Published: 12:16, May 8, 2022 | Updated: 12:16, May 8, 2022
Iran blames US 'maximum pressure policy' for nuke deal standoff
By Xinhua

Iran's Foreign Minister Hossein Amir-Abdollahian gives a press conference after his meeting his Iraqi counterpart at the foreign ministry headquarters in Iran's capital Tehran on April 13, 2022. (ATTA KENARE / AFP)

TEHRAN - Iran's foreign minister said on Friday the "wrong maximum pressure policy" of the United States is to blame for the status quo on the revival of a 2015 nuclear pact.

Making the remarks in a phone conversation with Secretary-General of the United Nations Antonio Guterres, Hossein Amir-Abdollahian slammed the approval of a recent non-binding motion in the US Senate that seeks to bar the administration of President Joe Biden from possibly removing the Islamic Revolution Guards Corps' terrorist designation, according to the Iranian Foreign Ministry's website.

Iranian Foreign Minister Hossein Amir-Abdollahian said Iran and the US continue to exchange messages indirectly through the European Union over the revival of the nuclear deal

The Iranian top diplomat said Iran and the US continue to exchange messages indirectly through the European Union over the revival of the nuclear deal.

Amir-Abdollahian stressed that the US must make a "realistic" and "brave" decision to compensate for its "wrong" approach in the past to reach a lasting, strong and fair deal.

Describing Iran's initiatives in the Vienna talks as important, Guterres hoped the negotiations would continue until a "favorable" agreement was reached.

Iran signed the nuclear deal, formally known as the Joint Comprehensive Plan of Action (JCPOA), with the world powers in July 2015, agreeing to put some curbs on its nuclear program in return for the removal of the US-led sanctions.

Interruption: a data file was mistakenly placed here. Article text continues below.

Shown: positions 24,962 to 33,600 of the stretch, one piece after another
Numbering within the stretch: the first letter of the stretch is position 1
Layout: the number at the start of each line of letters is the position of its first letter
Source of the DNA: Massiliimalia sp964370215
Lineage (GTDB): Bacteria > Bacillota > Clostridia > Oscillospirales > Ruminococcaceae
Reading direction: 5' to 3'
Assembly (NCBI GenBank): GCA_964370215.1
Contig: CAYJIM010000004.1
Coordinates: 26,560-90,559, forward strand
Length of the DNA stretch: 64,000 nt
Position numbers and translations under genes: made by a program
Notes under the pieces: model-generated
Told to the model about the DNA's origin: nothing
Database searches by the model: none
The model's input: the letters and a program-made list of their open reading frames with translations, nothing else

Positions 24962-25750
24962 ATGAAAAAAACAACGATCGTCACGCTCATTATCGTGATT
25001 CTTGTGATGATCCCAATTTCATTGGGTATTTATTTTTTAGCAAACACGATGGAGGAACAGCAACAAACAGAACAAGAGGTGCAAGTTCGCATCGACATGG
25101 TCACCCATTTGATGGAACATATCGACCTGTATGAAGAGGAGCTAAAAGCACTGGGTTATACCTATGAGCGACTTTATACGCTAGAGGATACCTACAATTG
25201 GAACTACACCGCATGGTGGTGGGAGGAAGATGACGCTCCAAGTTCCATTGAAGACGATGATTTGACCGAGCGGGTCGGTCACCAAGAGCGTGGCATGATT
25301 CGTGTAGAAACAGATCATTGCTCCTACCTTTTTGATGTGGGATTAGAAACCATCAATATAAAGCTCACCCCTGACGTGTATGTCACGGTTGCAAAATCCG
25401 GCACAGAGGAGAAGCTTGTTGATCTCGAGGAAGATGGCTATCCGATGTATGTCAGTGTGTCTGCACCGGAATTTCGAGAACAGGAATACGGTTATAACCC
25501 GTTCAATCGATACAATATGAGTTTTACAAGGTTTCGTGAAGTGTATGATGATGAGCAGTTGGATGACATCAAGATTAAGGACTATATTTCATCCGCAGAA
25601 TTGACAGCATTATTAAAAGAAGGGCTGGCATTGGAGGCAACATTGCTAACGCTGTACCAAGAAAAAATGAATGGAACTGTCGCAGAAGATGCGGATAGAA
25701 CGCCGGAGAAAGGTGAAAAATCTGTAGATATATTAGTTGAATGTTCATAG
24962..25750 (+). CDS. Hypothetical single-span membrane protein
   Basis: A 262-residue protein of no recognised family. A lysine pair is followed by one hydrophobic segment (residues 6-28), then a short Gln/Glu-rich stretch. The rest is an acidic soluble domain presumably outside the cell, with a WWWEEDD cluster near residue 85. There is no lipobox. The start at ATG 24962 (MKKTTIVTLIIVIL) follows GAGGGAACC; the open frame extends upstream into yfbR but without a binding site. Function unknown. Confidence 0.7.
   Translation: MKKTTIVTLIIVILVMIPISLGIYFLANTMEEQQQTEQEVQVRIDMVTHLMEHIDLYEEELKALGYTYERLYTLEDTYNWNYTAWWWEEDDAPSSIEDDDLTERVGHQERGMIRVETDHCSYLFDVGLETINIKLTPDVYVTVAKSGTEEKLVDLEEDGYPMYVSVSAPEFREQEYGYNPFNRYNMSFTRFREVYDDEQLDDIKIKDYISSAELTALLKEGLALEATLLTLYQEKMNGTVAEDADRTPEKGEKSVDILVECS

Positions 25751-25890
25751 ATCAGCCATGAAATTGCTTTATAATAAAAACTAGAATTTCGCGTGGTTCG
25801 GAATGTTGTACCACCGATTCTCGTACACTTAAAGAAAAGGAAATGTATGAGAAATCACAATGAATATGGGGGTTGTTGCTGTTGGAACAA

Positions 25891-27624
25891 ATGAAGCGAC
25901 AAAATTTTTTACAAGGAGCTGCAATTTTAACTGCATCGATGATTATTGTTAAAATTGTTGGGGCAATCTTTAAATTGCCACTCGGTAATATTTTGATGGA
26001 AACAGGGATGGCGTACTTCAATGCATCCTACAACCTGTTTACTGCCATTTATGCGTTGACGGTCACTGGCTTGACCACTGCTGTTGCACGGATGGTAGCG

However, former US President Donald Trump pulled Washington out of the agreement in May 2018 and reimposed unilateral sanctions on Iran, prompting Tehran to reduce some of its nuclear commitments under the JCPOA in retaliation.

ALSO READ: Iran's top leader praises nuke negotiators for resisting demands

Since April 2021, eight rounds of talks have been held in the Austrian capital of Vienna between Iran and the remaining JCPOA parties, including China, Britain, France, Russia and Germany, to revive the pact. The US has been indirectly involved in the negotiations as it has quit the deal.

Iran insists on obtaining guarantees that the succeeding US administrations would not drop the deal again and calls for lifting the sanctions in a verifiable manner.

Meanwhile, the EU coordinator for the Iran nuclear talks Enrique Mora will visit Iran on Tuesday over the Vienna talks aimed to revive the nuclear deal, semi-official agency Nour News reported Saturday.

Nour News, affiliated with Iran's Supreme National Security Council, gives no details about Mora's upcoming visit.

READ MORE: Iran's lawmakers seek US legal guarantee for nuke deal revival